In the heart of Riga, the capital of Latvia, a robot-chef is revolutionizing the restaurant scene at the Roboeatz bistro.
The innovative system was conceived by Konstantins Korcjomkins and Janis Poruks, owners of the fast food chain ‘Woki Toki,’ with the ambitious goal of transforming the culinary industry.
The Roboeatz stands out when a customer places an order for a pasta: the robotic arm automatically activates, transforming into a full-fledged digital chef.
In just five minutes, the dish is ready to be enjoyed, hot and delicious. The venue, located under an ancient concrete bridge, is designed so that customers can watch the robotic chef in action, offering a technological spectacle while experimenting with the future of dining.
The growing preference for takeout, due to the need for a green pass to consume indoors in Latvia, makes Roboeatz a convenient choice for many. Iveta Ratinika, a teacher and education consultant, praised the culinary experience and suggested that the introduction of similar robots could improve the operation of school cafeterias in the coming years.
Roboeatz’s main challenge is to cook on the go. Designed in January 2018, the robot-chef is the result of the entrepreneurial vision of Korcjomkins and Poruks, who seek to optimize the industry by reducing labor costs. However, they assure that the introduction of robots will not lead to increased unemployment, but rather replace low-paying jobs that many people would rather avoid.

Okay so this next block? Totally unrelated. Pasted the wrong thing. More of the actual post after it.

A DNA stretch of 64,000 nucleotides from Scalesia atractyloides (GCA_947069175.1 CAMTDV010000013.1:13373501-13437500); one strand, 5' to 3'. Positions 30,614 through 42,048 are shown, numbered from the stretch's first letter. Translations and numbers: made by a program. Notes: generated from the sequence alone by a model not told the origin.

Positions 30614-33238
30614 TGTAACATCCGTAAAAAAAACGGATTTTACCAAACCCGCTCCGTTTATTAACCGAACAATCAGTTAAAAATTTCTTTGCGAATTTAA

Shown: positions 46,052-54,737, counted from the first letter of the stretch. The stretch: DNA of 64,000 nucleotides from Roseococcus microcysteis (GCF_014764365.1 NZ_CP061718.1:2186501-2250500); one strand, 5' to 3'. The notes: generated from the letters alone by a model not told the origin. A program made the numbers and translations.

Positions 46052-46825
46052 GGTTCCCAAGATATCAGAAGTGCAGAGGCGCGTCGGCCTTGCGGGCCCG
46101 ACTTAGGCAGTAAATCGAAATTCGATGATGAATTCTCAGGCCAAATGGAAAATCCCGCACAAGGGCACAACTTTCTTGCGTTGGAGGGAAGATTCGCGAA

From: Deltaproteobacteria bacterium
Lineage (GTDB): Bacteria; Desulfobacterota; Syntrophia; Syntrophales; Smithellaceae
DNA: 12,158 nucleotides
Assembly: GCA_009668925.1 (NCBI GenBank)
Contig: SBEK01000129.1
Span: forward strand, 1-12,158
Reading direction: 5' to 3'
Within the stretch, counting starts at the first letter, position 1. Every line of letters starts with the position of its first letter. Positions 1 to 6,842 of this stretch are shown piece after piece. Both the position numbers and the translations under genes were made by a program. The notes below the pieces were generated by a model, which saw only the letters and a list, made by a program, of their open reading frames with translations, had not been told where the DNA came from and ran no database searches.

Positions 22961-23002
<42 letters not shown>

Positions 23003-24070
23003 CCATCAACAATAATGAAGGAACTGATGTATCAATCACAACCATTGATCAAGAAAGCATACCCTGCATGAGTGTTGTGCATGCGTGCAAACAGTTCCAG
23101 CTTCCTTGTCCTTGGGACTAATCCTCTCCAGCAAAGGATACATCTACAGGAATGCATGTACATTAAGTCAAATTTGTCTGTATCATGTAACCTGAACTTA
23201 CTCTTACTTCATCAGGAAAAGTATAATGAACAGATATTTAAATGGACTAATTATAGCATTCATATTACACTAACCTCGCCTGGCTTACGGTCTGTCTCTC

The trend of robotic technology in restaurants has gained interest in recent years, with initiatives such as a Parisian restaurant where robots prepare pizzas at an astonishing rate. In the United States, startup Chowbotics has introduced “Sally,” a robot that prepares salads for vending machines. In addition, a British company presented a fully automated kitchen at a considerable price.
Roboeatz, beyond food preparation, aims to improve food safety and eliminate infection risks in crowded kitchens. Its creators claim that the robot could make hundreds of recipes, taking into account consumers’ food preferences and allergies.
While the robotic arm is the least problematic part, according to Korcjomkins, the real challenge is designing an entire kitchen around the robot, including ingredients, spices and cooking utensils.
The project founders estimate that Roboeatz will pay for itself in two years, significantly reducing the labor costs associated with kitchen employees. They claim that compared to an average kitchen employee in the European Union, the robot offers significant savings, with no need for health insurance, sickness or vacation time.
With plans to expand to Canada and the United States, the Riga team will be praying for and programming additional robots.